But it’s not that simple.  It’s never been that simple.  For even as she continues to bluntly assess his twisted psychology in their domestic life (“You no longer have ethical concerns, only aesthetics”), there’s a definite allure that Hannibal holds for her.  He brings it into focus during his murder of Anthony Dimmond, when he asks her “Are you going to observe or participate?” and if she anticipated what would happen between him and this man who threatens the secrecy of his identity.  Her answer (“I was curious”) is, of course, Hannibal’s classic motivation for the destruction that he wreaks on others, and when she admits that this is what she thought would happen, he correctly notes “That’s participation.”  Bedelia may want to believe that in her own fairy tale, she’s the trapped princess.  But deep inside, she knows that she’s been a more willing queen than she wants to admit.  It’s Eros and Thanatos run rampant once again, with Hannibal as the sexiest death avatar in the world, and Bedelia drawn to the erotic frisson of that danger.  When she sees the medieval drawing of Lucifer superimposed over his face during his lecture on Dante, she wants to flee.  But in the end, it’s devil she knows that she sticks with.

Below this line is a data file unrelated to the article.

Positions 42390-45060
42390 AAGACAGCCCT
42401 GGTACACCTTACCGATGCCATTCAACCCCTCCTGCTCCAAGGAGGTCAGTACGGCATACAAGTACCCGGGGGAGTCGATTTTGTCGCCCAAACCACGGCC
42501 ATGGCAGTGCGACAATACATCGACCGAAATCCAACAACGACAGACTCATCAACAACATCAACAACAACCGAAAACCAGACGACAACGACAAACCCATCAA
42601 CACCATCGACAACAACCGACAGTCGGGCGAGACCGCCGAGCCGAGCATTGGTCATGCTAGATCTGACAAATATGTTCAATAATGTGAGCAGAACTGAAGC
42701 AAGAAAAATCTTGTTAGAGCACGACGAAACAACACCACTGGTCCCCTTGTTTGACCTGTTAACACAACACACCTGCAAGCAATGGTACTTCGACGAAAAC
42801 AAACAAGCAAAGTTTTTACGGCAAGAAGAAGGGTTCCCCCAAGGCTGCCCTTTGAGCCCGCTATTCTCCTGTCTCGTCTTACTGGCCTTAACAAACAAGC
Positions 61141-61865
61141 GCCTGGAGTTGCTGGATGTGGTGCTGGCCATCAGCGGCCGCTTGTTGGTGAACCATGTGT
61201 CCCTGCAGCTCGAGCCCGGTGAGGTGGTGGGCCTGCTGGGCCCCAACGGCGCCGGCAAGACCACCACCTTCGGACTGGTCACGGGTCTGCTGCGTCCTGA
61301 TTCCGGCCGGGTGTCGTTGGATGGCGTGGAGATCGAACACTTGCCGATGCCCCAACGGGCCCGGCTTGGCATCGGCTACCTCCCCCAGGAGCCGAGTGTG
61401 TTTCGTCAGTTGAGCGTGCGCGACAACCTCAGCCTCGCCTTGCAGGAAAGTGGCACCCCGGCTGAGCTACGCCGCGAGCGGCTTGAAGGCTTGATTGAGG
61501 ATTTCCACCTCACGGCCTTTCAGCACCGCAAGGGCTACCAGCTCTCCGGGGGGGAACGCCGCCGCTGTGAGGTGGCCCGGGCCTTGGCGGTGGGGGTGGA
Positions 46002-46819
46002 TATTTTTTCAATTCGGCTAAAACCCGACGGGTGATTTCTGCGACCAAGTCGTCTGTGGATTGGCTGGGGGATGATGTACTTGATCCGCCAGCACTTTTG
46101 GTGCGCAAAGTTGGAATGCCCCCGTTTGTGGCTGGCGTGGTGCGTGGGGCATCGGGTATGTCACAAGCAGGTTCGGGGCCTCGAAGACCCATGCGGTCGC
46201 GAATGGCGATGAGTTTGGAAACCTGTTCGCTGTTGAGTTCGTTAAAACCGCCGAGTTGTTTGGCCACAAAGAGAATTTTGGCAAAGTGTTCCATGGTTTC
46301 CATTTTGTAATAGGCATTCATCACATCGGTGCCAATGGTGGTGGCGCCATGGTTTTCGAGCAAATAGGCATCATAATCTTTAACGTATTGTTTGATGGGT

The presence of Abel Gideon in the black and white flashbacks serves as a nice reminder of Eddie Izzard’s charm in that role.  It also reminds Hannibal and the viewer of the tenuous state of any fairy tale existence.  As Gideon notes at episode’s end “I’m just curious to know how you’ll feel when this all happens to you.”  Reality will beckon at the door soon enough.  But for now, it’s once again Hannibal’s world.  And we’re just living in it.

Some high class leftovers to have: